The Reserve Bank has decided to leave the Official Cash Rate unchanged at 5.75 per cent. In addition, the Bank's projections show no change in short-term interest rates over the period ahead - reflecting the Bank's sense that the risks for the future direction of the OCR are evenly balanced.
Speaking at the release of the Reserve Bank's Monetary Policy Statement Reserve Bank Governor Alan Bollard said "The new Policy Targets Agreement directs the Bank to target future CPI inflation outcomes of 1 to 3 per cent on average over the medium term. Looking ahead, current policy settings appear consistent with that objective. In essence, strong domestic demand is expected to be offset by offshore developments, keeping inflation pressures in check.
"Unlike most trading partners, the New Zealand economy has performed well in 2002. Activity has continued to benefit from the surge in export earnings over the past two years and from the recent rapid population growth. To date, weak global conditions have not had as large an impact on the local economy as we might have expected.
"Strong activity has left businesses with limited scope to meet increases in demand without incurring extra costs and firms have been reporting ongoing difficulties in finding skilled and unskilled labour. These pressures are contributing to higher prices in some domestic-based industries, such as services.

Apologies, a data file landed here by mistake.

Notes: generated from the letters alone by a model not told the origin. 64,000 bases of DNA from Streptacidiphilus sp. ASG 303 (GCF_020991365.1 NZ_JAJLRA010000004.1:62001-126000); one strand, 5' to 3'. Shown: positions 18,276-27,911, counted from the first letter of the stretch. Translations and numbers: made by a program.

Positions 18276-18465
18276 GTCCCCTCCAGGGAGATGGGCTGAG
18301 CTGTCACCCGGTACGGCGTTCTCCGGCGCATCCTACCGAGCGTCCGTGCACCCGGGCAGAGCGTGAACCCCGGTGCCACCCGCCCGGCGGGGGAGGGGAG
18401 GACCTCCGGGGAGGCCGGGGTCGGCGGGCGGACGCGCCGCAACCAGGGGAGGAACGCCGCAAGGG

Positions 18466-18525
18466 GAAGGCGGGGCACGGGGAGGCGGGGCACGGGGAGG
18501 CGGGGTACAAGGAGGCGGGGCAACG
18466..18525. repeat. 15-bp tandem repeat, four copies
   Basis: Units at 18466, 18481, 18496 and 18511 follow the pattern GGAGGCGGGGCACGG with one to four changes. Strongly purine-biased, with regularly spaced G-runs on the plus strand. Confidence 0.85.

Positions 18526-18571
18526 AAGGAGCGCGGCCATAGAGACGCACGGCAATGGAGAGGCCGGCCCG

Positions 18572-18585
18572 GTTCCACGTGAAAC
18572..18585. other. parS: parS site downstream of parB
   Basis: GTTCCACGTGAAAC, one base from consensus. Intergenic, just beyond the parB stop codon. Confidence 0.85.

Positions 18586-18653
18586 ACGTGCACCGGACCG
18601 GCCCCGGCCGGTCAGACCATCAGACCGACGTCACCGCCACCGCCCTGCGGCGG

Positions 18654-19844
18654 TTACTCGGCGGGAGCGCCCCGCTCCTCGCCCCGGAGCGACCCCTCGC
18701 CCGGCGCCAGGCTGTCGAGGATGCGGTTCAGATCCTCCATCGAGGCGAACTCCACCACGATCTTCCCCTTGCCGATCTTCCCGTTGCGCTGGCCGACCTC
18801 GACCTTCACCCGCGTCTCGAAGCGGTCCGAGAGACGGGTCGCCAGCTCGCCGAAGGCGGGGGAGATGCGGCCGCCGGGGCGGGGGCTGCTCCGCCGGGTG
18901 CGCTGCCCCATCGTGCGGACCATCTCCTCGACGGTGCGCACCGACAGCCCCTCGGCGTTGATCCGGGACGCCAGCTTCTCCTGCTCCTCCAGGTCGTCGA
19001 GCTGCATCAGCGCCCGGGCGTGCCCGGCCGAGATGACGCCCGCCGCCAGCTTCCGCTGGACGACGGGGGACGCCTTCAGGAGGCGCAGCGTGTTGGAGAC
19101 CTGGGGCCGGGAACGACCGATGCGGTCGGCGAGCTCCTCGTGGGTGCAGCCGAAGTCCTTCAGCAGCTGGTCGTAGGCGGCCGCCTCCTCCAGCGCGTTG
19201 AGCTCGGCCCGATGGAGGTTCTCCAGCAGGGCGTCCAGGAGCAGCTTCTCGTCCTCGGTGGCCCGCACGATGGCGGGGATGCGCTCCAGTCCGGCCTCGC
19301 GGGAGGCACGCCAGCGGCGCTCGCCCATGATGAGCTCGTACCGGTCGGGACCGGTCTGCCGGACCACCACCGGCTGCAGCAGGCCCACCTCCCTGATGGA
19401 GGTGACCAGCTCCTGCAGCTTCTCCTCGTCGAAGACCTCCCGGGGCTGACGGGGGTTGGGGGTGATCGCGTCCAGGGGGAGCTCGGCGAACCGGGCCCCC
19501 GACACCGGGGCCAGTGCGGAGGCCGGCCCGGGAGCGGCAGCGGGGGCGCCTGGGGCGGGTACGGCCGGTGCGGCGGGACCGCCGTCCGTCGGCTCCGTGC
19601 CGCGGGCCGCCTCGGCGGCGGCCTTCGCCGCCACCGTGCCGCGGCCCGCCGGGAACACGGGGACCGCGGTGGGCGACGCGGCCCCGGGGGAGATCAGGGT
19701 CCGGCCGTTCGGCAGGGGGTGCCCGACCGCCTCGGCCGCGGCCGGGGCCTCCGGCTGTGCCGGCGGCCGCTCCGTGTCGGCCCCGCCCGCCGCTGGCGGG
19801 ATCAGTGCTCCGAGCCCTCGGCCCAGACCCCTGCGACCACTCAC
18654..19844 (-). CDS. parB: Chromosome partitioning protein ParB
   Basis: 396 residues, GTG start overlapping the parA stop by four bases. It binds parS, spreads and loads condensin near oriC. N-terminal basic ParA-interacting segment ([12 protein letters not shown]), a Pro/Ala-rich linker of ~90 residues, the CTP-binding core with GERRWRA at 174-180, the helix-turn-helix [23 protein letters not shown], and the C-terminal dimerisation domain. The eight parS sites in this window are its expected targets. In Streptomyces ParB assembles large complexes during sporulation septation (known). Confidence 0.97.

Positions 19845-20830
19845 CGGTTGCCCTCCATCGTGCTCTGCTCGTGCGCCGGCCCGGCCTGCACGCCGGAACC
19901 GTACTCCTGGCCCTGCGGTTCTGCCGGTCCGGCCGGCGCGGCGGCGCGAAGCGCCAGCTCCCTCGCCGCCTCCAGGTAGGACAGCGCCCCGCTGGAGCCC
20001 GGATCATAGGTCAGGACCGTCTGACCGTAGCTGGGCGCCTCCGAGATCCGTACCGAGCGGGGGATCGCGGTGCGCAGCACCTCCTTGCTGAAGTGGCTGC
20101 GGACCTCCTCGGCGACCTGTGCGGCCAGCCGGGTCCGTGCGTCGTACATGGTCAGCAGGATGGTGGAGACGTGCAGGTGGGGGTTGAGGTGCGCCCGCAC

"However, the soft international economy, falls in some commodity prices and the path of the exchange rate have produced a fall in the inflation rate for tradable items. These offsetting factors have seen annual CPI inflation remain steady at a relatively high level.
"Economic growth is likely to slow over the coming year, to a little below its average, reflecting international market conditions and a moderating of the demand pressures associated with strong population growth. The rise in the exchange rate over recent months, if sustained, will also put downward pressure on inflation over the next few quarters and exert some braking effect on activity and inflation further out. From a starting point of some considerable pressure on resources, inflation pressures evident in some parts of the economy are likely to subside somewhat, although perhaps not immediately.
"The new PTA provides monetary policy with a little more flexibility in the way it responds to changing economic conditions. Our intention is to operate policy in a flexible manner in order to meet our obligations under the PTA. We will continue to reassess economic developments and respond appropriately," Dr Bollard concluded.